1. I bought an Android – A Google Nexus phone- and tried to use to for a year as my primary phone. After seeing the pure Android for a year I will share this:

    1- On it’s best day the current Android OS is inferior to early versions of iOS.
    2- When the very same apps are offered on Android they are functionally inferior to those offered on iOS.
    3- The Nexus Phone was just not a very good phone on the basics of being a phone. Twice when I needed a phone in a hurry, the phone had poor signal in areas where the iPhone has good signal on the same network.
    4- Power management is very poor compared to iOS.
    5- Podcast listeners beware- nothing on Android is as good as what Apple offers.

    1. You really shouldn’t post such an inviting, open-ended question like that on this forum! I’ll be nice and say, “Not a particularly smart person [who buys something other than an Apple product].” Enjoy the malware and ID-thieving botnets, Android users!

      1. @Ron – definitely!

        People who are really OUTSTANDING, do not, I think, need competition. They are who they are. Steve didn’t do what he did because he had “competition”. He did it because he was a brilliant, exceptional individual leading a brilliant, exceptional life.

        If Androripoff and Microscum both sank to 1% of the market, Apple would still be producing insanely great products. I’m sure of it.

      2. When there is no competition in a market, it stagnates. The prices are also jacked up to odious levels. These are reasons why monopolies are verboten in most business environments. As I often say, competition is the father of innovation.

        That’s not to say that Apple isn’t extremely unusual within the business world. It innovates and pushes the technology envelope even without much (or any) competition. But making certain there is competition makes it certain that the future arrives at optimum speed, optimum quality and optimum price. We don’t need an Apple that just lays back on its laurels and becomes another Kodak. (I’ve personally been there, hated that).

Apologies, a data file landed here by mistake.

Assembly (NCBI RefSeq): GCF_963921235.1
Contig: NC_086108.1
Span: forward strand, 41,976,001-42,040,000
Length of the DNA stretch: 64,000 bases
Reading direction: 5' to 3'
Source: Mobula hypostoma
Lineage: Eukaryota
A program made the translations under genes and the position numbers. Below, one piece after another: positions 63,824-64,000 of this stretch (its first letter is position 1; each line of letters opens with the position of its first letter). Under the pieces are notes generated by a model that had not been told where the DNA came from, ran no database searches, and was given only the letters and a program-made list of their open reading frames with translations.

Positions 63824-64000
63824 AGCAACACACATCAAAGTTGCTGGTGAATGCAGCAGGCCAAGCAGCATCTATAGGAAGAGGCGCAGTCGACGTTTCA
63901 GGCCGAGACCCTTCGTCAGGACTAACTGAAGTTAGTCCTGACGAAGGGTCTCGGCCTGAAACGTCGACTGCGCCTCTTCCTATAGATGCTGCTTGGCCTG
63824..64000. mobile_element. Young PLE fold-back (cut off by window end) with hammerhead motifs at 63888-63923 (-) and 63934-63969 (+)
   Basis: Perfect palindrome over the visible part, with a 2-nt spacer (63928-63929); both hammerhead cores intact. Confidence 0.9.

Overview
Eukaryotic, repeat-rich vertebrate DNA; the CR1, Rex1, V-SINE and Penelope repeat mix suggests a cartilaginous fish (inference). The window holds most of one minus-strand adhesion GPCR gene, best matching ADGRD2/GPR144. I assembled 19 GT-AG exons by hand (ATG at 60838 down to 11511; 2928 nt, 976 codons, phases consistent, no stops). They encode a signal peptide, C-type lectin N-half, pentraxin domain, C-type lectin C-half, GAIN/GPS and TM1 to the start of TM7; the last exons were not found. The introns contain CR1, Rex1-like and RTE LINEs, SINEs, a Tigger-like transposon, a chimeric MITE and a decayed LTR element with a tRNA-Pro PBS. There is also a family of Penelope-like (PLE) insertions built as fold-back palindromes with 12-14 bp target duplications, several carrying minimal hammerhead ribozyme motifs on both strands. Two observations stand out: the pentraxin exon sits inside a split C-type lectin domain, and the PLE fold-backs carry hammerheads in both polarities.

1. Actually, Apple is NEVER concerned about the competition. Others may need competitive threat to motivate their innovation. Apple’s strategy and philosophy has, forever, been focus on making “insanely” great products that please customers. They never needed a competitor to innovate, so any eventual disappearance of Android from the competitive position will be rather inconsequential for iOS and the innovation therein.

      1. another way to look at this is comparing it to training greyhounds to race. using the competition as the target leaves you trained to run in circles as greyhounds are trained to chase small animals on a dongle. apple runs free in the open meadows.

      2. See my reply above to Ron. We all know Apple needs a good kick in the backside from time to time. Competition is THE prime way to motivate the best in business, including self-motivated Apple. It doesn’t hurt. It always helps.

        I should point out that I have a collaborative personality and don’t need or want anyone jumping on my back to get things done. It’s typically the other way around with people resenting ME for telling THEM to get things done, all without competition pushing me on. But history and my personal experience proves consistently that competition is not only the best policy. It’s a required policy. Thus my statements about ANY company requiring competition.